Martha Stewart would tsk-tsk and look down at me over her reading glasses.
I'd get booted right off Cupcake Wars or Pastry Revolt or Bakers' Smackdown or whatever culinary reality show is on these days.
Why, you wonder?
I don't measure my ingredients over the bowl, avoiding the inevitable lid falling off a jar and pouring the entire jar of spice in the mix. I resist the urge to use butter-flavor Crisco for anything other than greasing a pan now and then. I treat my Kitchen Aid mixer with the great reverence it has earned.
The one mistake I make nearly every time I bake is one that shows both my eagerness and my impatience, my zest for kitchen creations and my lean toward laziness. Never fails. I dive into a recipe and get halfway through the mixing and sifting and folding, then come to a screeching, panicking halt.
I have started to bake without checking my recipe to make sure I have all the ingredients.
Tonight's missing-in-action recipe component: Cream of Tartar.
I will digress for a moment by stopping to ask, really, what the heck is Cream of Tartar? I've never really known. Never actually questioned. But tartar is what builds up on one's teeth and must be scraped off by a mean-spirited dental hygienist who, much like Martha Stewart, tsk-tsks at the patient's lack of brushing prowess and inability to floss the recommended 17 times a day. Cream of that? Not at all appetizing.
But according to every Snickerdoodle cookie recipe on the planet, said cookie cannot be made without Cream of Tartar.
So I began the frantic cabinet search. Paprika. Pumpkin pie spice. Cajun seasoning. Dry Mustard. Ugh! No way! I've already mixed the butter and granulated sugar into a fluffy cream, whipped in the egg, splashed the half-teaspoon of Vanilla. Where are you, pesky Cream of Tartar?! I use you, maybe, three times a year. Only for Snickerdoodles! I cannot have used you up! You must be here!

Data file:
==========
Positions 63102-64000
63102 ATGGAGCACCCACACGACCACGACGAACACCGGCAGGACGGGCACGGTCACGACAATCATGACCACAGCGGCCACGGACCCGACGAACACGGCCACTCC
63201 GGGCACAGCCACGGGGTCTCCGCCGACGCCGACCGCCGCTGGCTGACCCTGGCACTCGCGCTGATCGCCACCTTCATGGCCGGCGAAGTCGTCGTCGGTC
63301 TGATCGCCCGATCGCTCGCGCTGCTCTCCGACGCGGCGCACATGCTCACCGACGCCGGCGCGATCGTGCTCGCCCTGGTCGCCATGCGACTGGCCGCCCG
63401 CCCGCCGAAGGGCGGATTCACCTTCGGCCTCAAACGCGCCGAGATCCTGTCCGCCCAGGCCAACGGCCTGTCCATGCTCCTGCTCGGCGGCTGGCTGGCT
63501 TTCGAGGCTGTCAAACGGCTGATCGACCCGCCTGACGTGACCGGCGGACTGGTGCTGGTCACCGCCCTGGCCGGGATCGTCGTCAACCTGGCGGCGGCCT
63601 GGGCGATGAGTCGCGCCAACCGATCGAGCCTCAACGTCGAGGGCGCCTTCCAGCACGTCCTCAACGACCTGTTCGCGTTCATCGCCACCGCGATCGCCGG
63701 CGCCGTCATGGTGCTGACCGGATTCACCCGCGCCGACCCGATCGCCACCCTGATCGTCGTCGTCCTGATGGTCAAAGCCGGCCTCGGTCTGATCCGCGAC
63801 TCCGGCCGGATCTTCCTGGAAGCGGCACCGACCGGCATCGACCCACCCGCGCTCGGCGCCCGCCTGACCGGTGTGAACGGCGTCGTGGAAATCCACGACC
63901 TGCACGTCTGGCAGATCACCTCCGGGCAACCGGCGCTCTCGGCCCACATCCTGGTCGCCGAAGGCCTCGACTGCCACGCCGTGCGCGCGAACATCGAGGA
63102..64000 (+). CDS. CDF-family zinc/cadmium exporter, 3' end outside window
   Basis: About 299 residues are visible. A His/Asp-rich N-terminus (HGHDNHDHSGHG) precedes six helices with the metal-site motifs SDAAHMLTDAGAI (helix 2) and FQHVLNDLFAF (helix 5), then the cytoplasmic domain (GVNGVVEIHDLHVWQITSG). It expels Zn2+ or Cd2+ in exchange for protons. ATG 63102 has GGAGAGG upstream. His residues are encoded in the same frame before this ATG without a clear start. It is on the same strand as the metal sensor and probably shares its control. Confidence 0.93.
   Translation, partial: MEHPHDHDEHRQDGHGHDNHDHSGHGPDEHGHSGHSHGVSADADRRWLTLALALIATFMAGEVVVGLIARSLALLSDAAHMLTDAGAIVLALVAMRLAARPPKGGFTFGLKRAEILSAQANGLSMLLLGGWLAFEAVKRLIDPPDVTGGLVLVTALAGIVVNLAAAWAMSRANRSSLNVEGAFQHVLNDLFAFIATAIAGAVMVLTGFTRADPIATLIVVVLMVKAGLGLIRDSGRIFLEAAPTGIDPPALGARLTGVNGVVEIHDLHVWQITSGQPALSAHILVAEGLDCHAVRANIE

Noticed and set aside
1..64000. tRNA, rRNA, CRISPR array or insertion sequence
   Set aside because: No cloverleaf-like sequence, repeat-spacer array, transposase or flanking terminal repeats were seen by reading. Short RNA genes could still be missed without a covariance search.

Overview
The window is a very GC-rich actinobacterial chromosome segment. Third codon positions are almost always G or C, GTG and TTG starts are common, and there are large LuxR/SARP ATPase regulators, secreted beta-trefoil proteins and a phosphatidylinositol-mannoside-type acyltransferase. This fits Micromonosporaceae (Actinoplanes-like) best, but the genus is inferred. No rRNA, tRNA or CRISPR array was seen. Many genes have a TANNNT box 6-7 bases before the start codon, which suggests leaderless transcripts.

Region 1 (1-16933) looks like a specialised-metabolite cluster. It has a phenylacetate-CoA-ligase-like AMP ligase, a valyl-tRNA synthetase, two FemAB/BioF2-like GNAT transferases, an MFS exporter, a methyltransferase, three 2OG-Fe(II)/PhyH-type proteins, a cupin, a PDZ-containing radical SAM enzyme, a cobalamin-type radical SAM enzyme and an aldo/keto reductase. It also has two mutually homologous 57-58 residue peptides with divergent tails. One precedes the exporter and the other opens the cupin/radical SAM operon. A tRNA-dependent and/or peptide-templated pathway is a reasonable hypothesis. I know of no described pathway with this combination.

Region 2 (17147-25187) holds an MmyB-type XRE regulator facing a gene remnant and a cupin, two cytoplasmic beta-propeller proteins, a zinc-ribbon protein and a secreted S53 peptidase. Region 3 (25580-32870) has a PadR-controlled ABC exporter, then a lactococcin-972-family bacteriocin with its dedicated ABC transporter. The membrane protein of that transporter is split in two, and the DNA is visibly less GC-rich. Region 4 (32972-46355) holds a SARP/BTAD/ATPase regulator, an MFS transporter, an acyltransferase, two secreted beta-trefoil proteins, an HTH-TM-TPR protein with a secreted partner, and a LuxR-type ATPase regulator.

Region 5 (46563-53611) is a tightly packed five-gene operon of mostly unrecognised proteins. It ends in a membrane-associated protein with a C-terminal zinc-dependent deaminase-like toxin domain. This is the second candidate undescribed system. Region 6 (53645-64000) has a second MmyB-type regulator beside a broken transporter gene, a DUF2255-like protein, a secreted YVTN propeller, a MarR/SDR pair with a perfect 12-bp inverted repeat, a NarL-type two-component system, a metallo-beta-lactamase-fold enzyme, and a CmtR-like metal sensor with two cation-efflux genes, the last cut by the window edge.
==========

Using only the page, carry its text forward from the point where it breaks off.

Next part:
I emptied three shelves, two spinning space-saver contraptions, and was about ready to pull on my shoes to head to the store, when I found it. Behind the Stick Cinnamon and can of Nutmeg. Cream of Tartar.
My dough is now chilling for the recommended hour before I form it into 1-inch balls, roll it in a cinnamon-sugar combo, and bake at 350 until the tops crack and the edges begin to brown. All is good. Until next time when I discover the last stick of butter has disappeared from the fridge. Or the roll of parchment paper is empty. Or I could have sworn we had Baking Powder, but there's only Baking Soda on the shelf.
Will I learn my lesson? Maybe not.
But we are now going to learn what Cream of Tartar is and why it is a Snickerdoodle necessity.
Cream of Tartar comes from wine! That must be what gives the perfect cookie its perfection.
From the blog BakingBites.Com: Cream of tartar, more technically known as potassium hydrogen tartrate, is a fine white powder with many culinary applications. It is a byproduct of the winemaking process as the powder forms inside wine barrels during fermentation. It comes from tartaric acid, a naturally occurring substance in grapes and some other tart fruits that is the principle acid in winemaking. It helps to help control the pH of fermenting grape juice (wine) and that also acts as a preservative for the wine. It is an acid and it is often used as a major component in baking powder, combined with baking soda to react when the mixture is moistened to ensure that baked goods rise well.